The standard PHP way to test whether a string $str ends with a substring $test is:

$endsWith = substr( $str, -strlen( $test ) ) == $test

Is this the fastest way?

11 Answers 11

up vote 137 down vote accepted

What Assaf said is correct. There is a built in function in PHP to do exactly that.

substr_compare($str, $test, strlen($str)-strlen($test), strlen($test)) === 0;

If $test is longer than $str PHP will give a warning, so you need to check for that first.

function endswith($string, $test) {
    $strlen = strlen($string);
    $testlen = strlen($test);
    if ($testlen > $strlen) return false;
    return substr_compare($string, $test, $strlen - $testlen, $testlen) === 0;
  • Nice. It does seem like comparing in-place would be faster than substr(), as Assaf pointed out. – Jason Cohen Mar 6 '09 at 18:51
  • 2
    mcrumley's answer is cool, but it should use '===' instead of '=='. '===' is more strict and usually does what you want, while '==' can lead to nasty surprises. mcrumley's third code snippet is correct, but the first two aren't. substr_compare() returns false in some error cases. In PHP, false == 0, so the code snippets would signal that the string has been found. With ===, this doesn't happen. – jcsahnwaldt Nov 3 '09 at 18:31
  • I ran into a bug today which will break the solution that you have given from PHP 5.5.11 and onwards. – user2180613 Jul 29 '14 at 21:18
  • @user2180613: It's fixed in 5.5.12. – mcrumley Jul 29 '14 at 22:33

This method is a tiny bit more memory-expensive, but it is faster:

stripos(strrev($haystack), $reversed_needle) === 0;

This is best when you know exactly what the needle is, so you can hard-code it reversed. If you reverse the needle programatically, it becomes slower than the earlier method.

  • That's just so clever! – Linus Unnebäck Jul 26 '11 at 8:30
  • +1 for originality! – Adam B Oct 27 '14 at 18:07
  • 2
    -1 I seriously doubt this is faster, and it's tricky (cool but not usually helpful). If the haystack doesn't end with the needle, stripos will iterate the entire string in the worst case whereas substr_compare will compare at most the length of the needle. Yes, substr_compare requires calculating the length of the haystack (and much smaller needle), but this method requires that and copying it in full, and possibly converting the entire thing into lowercase to boot. – David Harkness Aug 9 '16 at 6:01
  • cool approach but inefficient (as mentioned in answer itself) in many cases! Still an upvote for being weirdly creative and demonstrating that there can always be more ways of doing same thing that you may ever imagine. Cheers! – Fr0zenFyr May 16 '17 at 6:39
  • I tested and find this method faster than the accepted answer. Even if both haystack and needle are reversed on the fly, it is faster. – Shumoapp Jul 6 at 14:17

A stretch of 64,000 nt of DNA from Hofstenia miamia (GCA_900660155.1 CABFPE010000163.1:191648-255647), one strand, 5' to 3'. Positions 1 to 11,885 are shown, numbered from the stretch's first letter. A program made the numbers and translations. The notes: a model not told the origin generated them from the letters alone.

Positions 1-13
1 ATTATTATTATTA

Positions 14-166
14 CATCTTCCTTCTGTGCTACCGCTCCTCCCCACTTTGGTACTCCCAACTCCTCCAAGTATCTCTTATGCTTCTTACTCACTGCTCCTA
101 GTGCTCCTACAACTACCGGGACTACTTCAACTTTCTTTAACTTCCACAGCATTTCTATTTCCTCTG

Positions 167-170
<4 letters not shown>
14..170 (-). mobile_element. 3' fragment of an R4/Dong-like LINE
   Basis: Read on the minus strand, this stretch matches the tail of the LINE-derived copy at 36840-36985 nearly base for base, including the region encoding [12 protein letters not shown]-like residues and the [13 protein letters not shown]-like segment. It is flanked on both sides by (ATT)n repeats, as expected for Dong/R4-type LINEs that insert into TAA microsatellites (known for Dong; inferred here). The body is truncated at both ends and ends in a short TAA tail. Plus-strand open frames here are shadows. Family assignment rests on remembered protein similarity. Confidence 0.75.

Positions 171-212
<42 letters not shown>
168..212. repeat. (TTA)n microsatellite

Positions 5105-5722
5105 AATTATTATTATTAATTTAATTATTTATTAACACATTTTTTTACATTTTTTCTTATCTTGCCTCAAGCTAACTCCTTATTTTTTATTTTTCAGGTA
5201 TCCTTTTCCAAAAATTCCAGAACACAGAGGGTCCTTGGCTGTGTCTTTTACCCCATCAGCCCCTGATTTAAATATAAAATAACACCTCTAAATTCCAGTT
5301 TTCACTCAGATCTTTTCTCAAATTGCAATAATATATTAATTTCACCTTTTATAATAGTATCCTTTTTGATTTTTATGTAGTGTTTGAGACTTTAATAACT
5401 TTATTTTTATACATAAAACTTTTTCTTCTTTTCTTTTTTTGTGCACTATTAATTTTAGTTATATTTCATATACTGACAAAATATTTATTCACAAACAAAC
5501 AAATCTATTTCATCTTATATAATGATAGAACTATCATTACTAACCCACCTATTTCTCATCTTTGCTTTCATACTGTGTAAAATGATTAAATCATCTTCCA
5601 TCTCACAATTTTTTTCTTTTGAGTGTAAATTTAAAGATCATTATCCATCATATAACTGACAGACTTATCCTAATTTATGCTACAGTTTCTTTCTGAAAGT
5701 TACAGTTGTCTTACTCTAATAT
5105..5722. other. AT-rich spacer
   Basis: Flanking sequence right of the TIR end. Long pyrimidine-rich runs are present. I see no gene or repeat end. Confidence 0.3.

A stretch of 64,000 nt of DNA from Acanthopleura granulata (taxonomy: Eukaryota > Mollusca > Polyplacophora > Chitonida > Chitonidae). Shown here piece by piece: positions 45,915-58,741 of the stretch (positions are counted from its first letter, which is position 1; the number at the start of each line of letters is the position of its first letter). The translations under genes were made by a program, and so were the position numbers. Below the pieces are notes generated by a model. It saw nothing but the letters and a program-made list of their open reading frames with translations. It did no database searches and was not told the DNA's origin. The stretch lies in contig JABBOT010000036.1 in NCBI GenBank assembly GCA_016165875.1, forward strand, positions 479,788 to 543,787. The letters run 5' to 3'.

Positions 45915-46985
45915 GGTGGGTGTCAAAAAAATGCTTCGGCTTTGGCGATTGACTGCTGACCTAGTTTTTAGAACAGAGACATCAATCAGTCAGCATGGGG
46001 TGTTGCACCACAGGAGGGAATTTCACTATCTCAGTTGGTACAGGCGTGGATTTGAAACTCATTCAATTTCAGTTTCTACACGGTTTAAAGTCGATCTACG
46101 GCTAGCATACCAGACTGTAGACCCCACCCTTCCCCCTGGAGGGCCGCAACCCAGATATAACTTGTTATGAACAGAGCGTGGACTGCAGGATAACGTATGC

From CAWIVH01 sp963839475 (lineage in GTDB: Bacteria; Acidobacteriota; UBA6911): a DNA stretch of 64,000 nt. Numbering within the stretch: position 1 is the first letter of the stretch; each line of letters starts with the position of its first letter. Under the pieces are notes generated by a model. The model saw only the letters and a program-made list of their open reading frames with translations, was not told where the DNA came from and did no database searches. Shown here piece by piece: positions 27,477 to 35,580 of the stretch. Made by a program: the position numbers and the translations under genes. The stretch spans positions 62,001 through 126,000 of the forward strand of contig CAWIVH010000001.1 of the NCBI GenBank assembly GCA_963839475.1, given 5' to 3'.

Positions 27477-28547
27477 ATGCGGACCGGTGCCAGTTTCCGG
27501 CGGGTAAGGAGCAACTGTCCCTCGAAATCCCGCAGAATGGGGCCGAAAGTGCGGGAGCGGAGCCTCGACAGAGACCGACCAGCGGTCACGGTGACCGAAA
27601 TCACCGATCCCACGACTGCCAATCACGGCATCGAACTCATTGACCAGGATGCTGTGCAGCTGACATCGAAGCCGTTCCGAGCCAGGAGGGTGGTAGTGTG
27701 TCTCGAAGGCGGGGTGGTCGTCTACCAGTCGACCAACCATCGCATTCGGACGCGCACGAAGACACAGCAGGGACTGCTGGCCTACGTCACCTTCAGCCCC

$endsWith = substr_compare( $str, $test, -strlen( $test ) ) === 0

Negative offset "starts counting from the end of the string".

  • 3
    IMO it's one of the best from the provided solutions – Roman Podlinov Sep 22 '16 at 11:40
  • 4
    Should be the accepted answer – FrancescoMM Mar 16 '17 at 11:50
  • +200 if I could. The key insight here is that using a negative length gets the end part of the string. You could also use substr with the -ve length and do an == against $test. The other answers are poor. – Nick Nov 3 '17 at 14:02

Here’s a simple way to check whether one string ends with another, by giving strpos an offset right where the string should be found:

function stringEndsWith($whole, $end)
    return (strpos($whole, $end, strlen($whole) - strlen($end)) !== false);

Straightforward, and I think this’ll work in PHP 4.

It depends on which sort of efficiency you care about.

Your version uses more memory due to the extra copy from the use of substr.

An alternative version might search the original string for the last occurrence of the substring without making a copy, but would probably be slower due to more testing.

Probably the most efficient way is to do loop char-by-char from the -sterlen(test) position till the end of the string and compare. That's the minimal amount of comparisons you can hope to do and there's hardly any extra memory used.

Another way would be to use the strrpos function:

strrpos($str, $test) == strlen($str) - strlen($test)

But that’s not faster.

I hope that the below answer may be efficient and also simple:

$content = "The main string to search";
$search = "search";
//For compare the begining string with case insensitive. 
if(stripos($content, $search) === 0) echo 'Yes';
else echo 'No';

//For compare the begining string with case sensitive. 
if(strpos($content, $search) === 0) echo 'Yes';
else echo 'No';

//For compare the ending string with case insensitive. 
if(stripos(strrev($content), strrev($search)) === 0) echo 'Yes';
else echo 'No';

//For compare the ending string with case sensitive. 
if(strpos(strrev($content), strrev($search)) === 0) echo 'Yes';
else echo 'No';

Don't know if this is fast or not but for a single character test, these work, too:

(array_pop(str_split($string)) === $test) ? true : false;
($string[strlen($string)-1] === $test) ? true : false;
(strrev($string)[0] === $test) ? true : false;

I'm thinking the reverse functions like strrchr() would help you match the end of the string the fastest.

easiest way to check it via regular expression

for example to check if the mail given is gmail:

echo (preg_match("/@gmail\.com$/",""))?'true':'false';

This is pure PHP, without calling external functions, except for strlen.

function endsWith ($ends, $string)
    $strLength = strlen ($string);
    $endsLength = strlen ($ends);
    for ($i = 0; $i < $endsLength; $i++)
        if ($string [$strLength - $i - 1] !== $ends [$i])
            return false;
    return true;

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